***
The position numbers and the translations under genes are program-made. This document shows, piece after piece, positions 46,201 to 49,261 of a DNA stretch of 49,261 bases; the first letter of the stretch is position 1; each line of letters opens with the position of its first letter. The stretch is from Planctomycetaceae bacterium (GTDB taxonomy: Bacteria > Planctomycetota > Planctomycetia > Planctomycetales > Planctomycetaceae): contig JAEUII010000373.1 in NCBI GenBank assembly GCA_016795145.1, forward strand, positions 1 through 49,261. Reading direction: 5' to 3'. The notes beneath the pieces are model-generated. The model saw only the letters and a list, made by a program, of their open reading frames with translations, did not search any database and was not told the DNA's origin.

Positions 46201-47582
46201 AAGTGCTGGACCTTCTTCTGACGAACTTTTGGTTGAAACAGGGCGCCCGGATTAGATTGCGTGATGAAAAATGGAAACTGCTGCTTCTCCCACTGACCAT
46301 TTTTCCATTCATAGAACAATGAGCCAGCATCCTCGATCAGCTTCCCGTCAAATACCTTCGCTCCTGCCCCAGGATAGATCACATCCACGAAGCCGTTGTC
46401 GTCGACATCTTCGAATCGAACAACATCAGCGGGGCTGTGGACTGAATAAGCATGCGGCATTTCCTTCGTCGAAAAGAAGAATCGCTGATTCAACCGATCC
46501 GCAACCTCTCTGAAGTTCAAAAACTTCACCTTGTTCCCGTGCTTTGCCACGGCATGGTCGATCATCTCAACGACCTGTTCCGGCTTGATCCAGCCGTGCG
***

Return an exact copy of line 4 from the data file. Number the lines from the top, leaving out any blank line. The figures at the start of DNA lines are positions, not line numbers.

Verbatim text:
46301 TTTTCCATTCATAGAACAATGAGCCAGCATCCTCGATCAGCTTCCCGTCAAATACCTTCGCTCCTGCCCCAGGATAGATCACATCCACGAAGCCGTTGTC